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## More partial products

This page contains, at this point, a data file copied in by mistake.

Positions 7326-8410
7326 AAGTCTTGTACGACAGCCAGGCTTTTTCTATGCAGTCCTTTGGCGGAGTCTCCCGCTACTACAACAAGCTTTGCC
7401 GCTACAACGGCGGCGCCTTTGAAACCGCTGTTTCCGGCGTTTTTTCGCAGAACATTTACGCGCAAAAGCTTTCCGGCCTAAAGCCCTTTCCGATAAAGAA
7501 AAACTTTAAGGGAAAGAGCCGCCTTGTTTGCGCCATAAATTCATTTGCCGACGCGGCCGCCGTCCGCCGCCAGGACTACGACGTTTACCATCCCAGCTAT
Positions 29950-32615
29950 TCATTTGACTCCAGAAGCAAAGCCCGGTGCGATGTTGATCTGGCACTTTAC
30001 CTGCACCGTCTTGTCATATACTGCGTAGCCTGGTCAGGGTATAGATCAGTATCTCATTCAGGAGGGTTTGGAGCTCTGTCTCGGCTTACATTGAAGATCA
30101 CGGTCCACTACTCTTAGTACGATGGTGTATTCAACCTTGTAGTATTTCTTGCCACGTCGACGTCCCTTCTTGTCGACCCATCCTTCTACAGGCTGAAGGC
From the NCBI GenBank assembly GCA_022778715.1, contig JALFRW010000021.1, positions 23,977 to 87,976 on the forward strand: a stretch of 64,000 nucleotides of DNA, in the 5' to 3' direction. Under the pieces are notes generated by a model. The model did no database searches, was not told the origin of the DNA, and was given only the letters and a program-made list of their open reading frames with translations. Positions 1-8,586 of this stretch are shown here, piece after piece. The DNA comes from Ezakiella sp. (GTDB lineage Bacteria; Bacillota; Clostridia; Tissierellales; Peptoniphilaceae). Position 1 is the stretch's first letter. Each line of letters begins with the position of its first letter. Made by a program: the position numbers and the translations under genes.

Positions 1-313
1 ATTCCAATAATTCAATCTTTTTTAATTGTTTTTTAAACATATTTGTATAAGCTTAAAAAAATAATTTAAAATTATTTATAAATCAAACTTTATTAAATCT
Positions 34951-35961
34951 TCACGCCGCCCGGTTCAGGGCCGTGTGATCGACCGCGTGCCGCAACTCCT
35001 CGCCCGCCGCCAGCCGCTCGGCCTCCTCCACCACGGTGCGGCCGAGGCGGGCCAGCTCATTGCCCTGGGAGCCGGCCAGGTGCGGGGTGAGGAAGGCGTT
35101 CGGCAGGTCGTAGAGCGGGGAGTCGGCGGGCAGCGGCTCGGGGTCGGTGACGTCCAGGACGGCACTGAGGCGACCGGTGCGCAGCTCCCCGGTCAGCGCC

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**More partial products**Recall that we can use a drawing of a rectangle to help us with calculating products. The rectangle is divided into regions and we determine “partial products” which are then added to find the total.**More partial products**Recall that we can use a drawing of a rectangle to help us with calculating products. The rectangle is divided into regions and we determine “partial products” which are then added to find the total. Example 1: 7 3 Blue 3 × 5 = 15 Yellow 3 × 2 = 6 Total = 21**More partial products**Example 2: The total number of squares can be found from 54 × 23. One of the ways to calculate 54 × 23 is to divide the rectangle into 4 regions Orange: 50 x 20 = 1000 Yellow: 4 x 20 = 80 White: 50 x 3 = 150 Blue: 4 x 3 = 12 Total: 1242 So 54 × 23 = 1242**More partial products**Now we are going to extend this technique of partial products with decimal numbers. Draw a rectangle and label the sides with 2 and 4.**More partial products**Now we are going to extend this technique of partial products with decimal numbers. Draw a rectangle and label the sides with 2 and 4. We know 2 × 4 = 8 4 2**More partial products**Now we are going to extend this technique of partial products with decimal numbers. Draw a rectangle and label the sides with 2 and 4. We know 2 × 4 = 8 4 2 What if we need to find 2 × 4.7? Can we draw another small region on the right?**More partial products**Now we are going to extend this technique of partial products with decimal numbers. Draw a rectangle and label the sides with 2 and 4. We know 2 × 4 = 8 4 2 How wide will it be?**More partial products**Now we are going to extend this technique of partial products with decimal numbers. Draw a rectangle and label the sides with 2 and 4. We know 2 × 4 = 8 4 0.7 2 How wide will it be? (0.7)**More partial products**So, to find 2 × 4.7 we can use partial products: Pink: 2 × 4 = 8 Yellow: 2 × 0.7 = 1.4 4 0.7 2**More partial products**So, to find 2 × 4.7 we can use partial products: Pink: 2 × 4 = 8 Yellow: 2 × 0.7 = 1.4 So 2 × 4.7 = 9.4 4 0.7 2**More partial products**This is much easier to see if we use grid paper Pink: 2 × 4 = 8 Yellow: 2 × 0.7 = 1.4, So 2 × 4.7 = 9.4**More partial products**What about 2.1 × 4.7? Can we draw an extra region underneath? What size will it be? Should we leave it as one region or make two regions?**More partial products**What about 2.1 × 4.7? Here there are two more regions coloured green and orange. Green: 0.1 × 4 = 0.4 Orange: 0.1 × 0.7 = 0.14**More partial products**So 2.1 x 4.7 = 8+1.4+0.4+0.07 = 9.87**Another example**Here is one for you to try: Step 1: Sketch a rectangle and label the sides with 1.5 and 3.6 Step 2: Draw lines to make 4 regions. Step 3: What are the lengths of the sides of these regions?**3**0.6 1 0.5 Partial products: 1.5 x 3.6 Does your drawing have these 4 regions? Did you have these lengths? Now find the 4 partial products.**Partial products: 1.5 x 3.6**3 0.6 1 x 3 = 3 1 0.5**Partial products: 1.5 x 3.6**3 0.6 1 x 3 = 3 1 0.5 0.5 x 3 = 1.5 Think: One half of 3 is 1.5, or 3 groups of 5 tenths is 15 tenths**3**0.6 1 x 3 = 3 1 x 0.6 = 0.6 1 0.5 0.5 x 3 = 1.5 Partial products: 1.5 x 3.6**3**0.6 1 x 3 = 3 1 x 0.6 = 0.6 1 0.5 0.5 x 3 = 1.5 0.5 x 0.6 = 0.3 Partial products: 1.5 x 3.6 Think: One half of 6 tenths is 3 tenths, or 5/10×6/10 = 30/100 = 3/10**3**0.6 1 x 3 = 3 1 x 0.6 = 0.6 1 0.5 0.5 x 3 = 1.5 0.5 x 0.6 = 0.3 Partial products: 1.5 x 3.6 So, the answer to 1.5 × 3.6 is the total of the 4 partial products: Add them up to find your total.**3**0.6 1 x 3 = 3 1 x 0.6 = 0.6 1 0.5 0.5 x 3 = 1.5 0.5 x 0.6 = 0.3 Partial products: 1.5 x 3.6 So, the answer to 1.5 × 3.6 is the total of the 4 partial products: 3 + 1.5 + 0.6 + 0.3 = 5.4**3**0.6 1 x 3 = 3 1 x 0.6 = 0.6 1 0.5 0.5 x 3 = 1.5 0.5 x 0.6 = 0.3 Partial products: 1.5 x 3.6 This is an alternative method to use to multiply decimals. Even if you don’t use this diagram and the four partial products it has other uses.**Upper and lower bounds**• We can use the diagram to help us with estimation: • a lower bound and • an upper bound**3.6**1.5**3**1 The purple rectangle is sitting on top of the green rectangle, and is definitely smaller, so 3 (from 1 x 3) is a lower bound for the size of the green rectangle.**4**2 The orange rectangle is on top of the green rectangle and it is definitely larger, so 8 (from 2 x 4) is an upper bound for the size of the green rectangle.**3.6**1.5 So we are sure that the area of the green rectangle is more than 3 and less than 8. So, we can reject any answer which is not between 3 and 8. This is a good strategy for mental estimation, before we do an exact calculation.**Practice**Consider 42 x 28 Without actually finding the answer, can you give: • a lower bound for the answer? • an upper bound for the answer?**Practice**Consider 42 x 28 Without actually finding the answer, can you give: • a lower bound for the answer? -for example, 800 (40 x 20) • an upper bound for the answer? for example, 1500 (50 x 30) • So if we calculate the answer and it is not between 800 and 1500, then we know it is wrong.**Can you pick Sam’s error?**Sam wrote 2.5 ×6.7 12.35**Can you pick the error?**Sam wrote 2.5 ×6.7 12.35 Using our method of upper and lower bounds, we could predict the answer is between 12 and 21 (i.e. between 2 × 6 and 3 × 7). As 12.35 does lie between 12 and 21, we cannot reject it for this reason. Can you find the correct answer? Can you see what Sam has done incorrectly?**6**0.7 2 x 6 = 12 2 x 0.7 = 1.4 2 0.5 0.5 x 6 = 3 0.5x 0.7= 0.35 Partial products: 2.5 x 6.7 There should be 4 partial products which need to be added (12 + 3 + 1.4 + 0.35 = 16.75)**6**0.7 2 x 6 = 12 2 x 0.7 = 1.4 2 0.5 0.5 x 6 = 3 0.5x 0.7= 0.35 Partial products: 2.5 x 6.7 There should be 4 partial products which need to be added (12 + 3 + 1.4 + 0.35 = 16.75) Did Sam find these 4 partial products?**6**0.7 2 x 6 = 12 2 x 0.7 = 1.4 2 0.5 0.5 x 6 = 3 0.5x 0.7= 0.35 Partial products: 2.5 x 6.7 6 0.7 Sam only found 2 of these 2 x 6 = 12 2 0.5 0.5 x 0.7=0.35**6**0.7 2 x 6 = 12 2 x 0.7 = 1.4 2 0.5 0.5 x 6 = 3 0.5x 0.7= 0.35 Partial products: 2.5 x 6.7 So, even if you do not use the rectangular region and the partial products to actually do the calculation (you might prefer another method), it is a helpful diagram to make sure that you don’t use Sam’s method!